[ tuh-rif-ik ]
/ təˈrɪf ɪk /


extraordinarily great or intense: terrific speed.
extremely good; wonderful: a terrific vacation.
causing terror; terrifying.

Nearby words

  1. terri,
  2. terrible,
  3. terribly,
  4. terricolous,
  5. terrier,
  6. terrify,
  7. terrifying,
  8. terrigenous,
  9. terrine,
  10. territorial

Origin of terrific

1660–70; < Latin terrificus frightening, equivalent to terr(ēre) to frighten + -i- -i- + -ficus -fic

Related formster·rif·i·cal·ly, adverbun·ter·rif·ic, adjectiveun·ter·rif·i·cal·ly, adverb

Dictionary.com Unabridged Based on the Random House Unabridged Dictionary, © Random House, Inc. 2019

Examples from the Web for terrific

British Dictionary definitions for terrific


/ (təˈrɪfɪk) /


very great or intensea terrific noise
informal very good; excellenta terrific singer
very frightening
Derived Formsterrifically, adverb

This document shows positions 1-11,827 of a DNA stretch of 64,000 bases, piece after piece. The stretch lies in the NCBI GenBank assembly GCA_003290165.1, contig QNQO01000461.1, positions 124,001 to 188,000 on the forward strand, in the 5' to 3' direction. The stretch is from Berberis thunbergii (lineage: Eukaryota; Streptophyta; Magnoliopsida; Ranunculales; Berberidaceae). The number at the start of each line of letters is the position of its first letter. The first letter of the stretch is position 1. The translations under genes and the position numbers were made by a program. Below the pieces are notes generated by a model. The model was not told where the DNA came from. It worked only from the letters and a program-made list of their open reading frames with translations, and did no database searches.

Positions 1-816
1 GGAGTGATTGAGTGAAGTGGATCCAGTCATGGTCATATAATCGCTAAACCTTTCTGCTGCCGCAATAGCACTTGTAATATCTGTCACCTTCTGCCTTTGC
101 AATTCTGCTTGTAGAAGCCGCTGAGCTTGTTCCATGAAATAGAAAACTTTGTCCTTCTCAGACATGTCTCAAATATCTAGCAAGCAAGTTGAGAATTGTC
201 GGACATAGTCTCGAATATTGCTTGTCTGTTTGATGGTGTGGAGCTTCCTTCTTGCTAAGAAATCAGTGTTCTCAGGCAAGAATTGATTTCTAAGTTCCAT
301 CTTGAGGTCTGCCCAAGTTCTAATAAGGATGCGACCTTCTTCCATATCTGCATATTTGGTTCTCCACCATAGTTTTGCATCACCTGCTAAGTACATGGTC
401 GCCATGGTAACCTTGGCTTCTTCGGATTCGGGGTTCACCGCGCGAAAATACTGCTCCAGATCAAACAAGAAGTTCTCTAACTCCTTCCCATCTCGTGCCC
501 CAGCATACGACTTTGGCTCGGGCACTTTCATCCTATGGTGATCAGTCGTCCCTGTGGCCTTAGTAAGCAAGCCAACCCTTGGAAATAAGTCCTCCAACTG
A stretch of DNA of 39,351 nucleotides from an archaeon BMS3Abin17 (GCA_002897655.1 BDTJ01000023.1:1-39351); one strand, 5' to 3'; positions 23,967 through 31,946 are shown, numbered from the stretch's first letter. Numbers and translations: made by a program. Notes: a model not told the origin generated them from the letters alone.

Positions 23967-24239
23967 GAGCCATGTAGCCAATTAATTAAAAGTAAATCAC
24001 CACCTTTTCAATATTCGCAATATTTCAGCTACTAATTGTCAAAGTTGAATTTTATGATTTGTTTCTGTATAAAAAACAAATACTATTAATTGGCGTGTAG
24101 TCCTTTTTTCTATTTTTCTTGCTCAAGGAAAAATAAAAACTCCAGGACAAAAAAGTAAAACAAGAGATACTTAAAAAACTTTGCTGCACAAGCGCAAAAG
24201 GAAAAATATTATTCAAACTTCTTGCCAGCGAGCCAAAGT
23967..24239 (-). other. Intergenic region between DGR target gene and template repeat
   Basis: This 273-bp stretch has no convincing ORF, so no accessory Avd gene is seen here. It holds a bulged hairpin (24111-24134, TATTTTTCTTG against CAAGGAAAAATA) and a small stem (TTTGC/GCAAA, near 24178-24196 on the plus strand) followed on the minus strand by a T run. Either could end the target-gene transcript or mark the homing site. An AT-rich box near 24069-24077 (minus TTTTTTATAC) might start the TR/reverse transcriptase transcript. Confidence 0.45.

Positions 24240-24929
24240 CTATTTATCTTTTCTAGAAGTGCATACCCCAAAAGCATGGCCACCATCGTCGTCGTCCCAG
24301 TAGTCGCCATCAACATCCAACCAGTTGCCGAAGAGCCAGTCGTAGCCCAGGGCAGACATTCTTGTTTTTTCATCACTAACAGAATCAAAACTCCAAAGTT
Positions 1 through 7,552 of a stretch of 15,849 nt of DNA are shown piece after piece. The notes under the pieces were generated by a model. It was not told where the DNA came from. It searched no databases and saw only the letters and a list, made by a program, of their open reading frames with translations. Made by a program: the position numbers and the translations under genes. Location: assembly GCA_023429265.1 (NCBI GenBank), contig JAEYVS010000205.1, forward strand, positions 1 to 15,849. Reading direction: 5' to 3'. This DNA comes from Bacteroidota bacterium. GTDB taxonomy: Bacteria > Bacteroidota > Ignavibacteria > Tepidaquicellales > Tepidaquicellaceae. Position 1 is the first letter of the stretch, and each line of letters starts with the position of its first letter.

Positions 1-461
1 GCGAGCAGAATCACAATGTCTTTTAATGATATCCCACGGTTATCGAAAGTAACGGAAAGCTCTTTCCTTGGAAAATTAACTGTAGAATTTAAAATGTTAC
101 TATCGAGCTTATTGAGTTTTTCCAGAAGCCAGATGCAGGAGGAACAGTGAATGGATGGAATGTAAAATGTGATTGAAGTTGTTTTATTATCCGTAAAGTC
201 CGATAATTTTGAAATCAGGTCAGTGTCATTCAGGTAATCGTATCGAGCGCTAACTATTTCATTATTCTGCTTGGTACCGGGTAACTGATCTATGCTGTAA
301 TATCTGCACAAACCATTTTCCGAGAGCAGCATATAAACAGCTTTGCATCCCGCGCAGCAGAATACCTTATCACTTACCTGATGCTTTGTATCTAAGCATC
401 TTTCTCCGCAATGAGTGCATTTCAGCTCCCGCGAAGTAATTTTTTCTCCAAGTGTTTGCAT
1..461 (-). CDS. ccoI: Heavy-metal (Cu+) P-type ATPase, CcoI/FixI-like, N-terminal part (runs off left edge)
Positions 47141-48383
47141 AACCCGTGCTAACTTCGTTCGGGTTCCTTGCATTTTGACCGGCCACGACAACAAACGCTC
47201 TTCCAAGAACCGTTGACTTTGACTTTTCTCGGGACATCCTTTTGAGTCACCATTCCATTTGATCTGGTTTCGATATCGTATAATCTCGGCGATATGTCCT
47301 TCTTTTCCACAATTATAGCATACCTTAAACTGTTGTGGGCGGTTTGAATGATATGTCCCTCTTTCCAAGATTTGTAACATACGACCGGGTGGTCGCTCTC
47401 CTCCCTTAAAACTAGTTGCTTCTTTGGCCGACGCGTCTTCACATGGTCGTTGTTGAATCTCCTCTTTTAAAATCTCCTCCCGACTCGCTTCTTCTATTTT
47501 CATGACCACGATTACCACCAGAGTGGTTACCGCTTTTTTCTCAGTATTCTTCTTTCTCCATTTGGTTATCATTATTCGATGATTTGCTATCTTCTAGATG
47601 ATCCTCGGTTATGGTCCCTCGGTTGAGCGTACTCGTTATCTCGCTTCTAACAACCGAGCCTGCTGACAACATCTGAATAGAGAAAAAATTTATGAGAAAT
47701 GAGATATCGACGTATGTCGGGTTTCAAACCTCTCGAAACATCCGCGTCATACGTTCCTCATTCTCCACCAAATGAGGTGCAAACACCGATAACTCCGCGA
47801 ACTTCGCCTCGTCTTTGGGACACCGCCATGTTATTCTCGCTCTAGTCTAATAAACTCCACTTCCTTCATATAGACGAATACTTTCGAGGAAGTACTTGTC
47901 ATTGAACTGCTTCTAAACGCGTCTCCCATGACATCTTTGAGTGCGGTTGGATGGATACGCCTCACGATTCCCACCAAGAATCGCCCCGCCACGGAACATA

Word Origin for terrific

C17: from Latin terrificus, from terrēre to frighten; see -fic

Collins English Dictionary - Complete & Unabridged 2012 Digital Edition © William Collins Sons & Co. Ltd. 1979, 1986 © HarperCollins Publishers 1998, 2000, 2003, 2005, 2006, 2007, 2009, 2012

Word Origin and History for terrific



1660s, "frightening," from Latin terrificus "causing terror or fear," from terrere "fill with fear" (see terrible) + root of facere "to make" (see factitious). Weakened sensed of "very great, severe" (e.g. terrific headache) appeared 1809; colloquial sense of "excellent" began 1888.

Online Etymology Dictionary, © 2010 Douglas Harper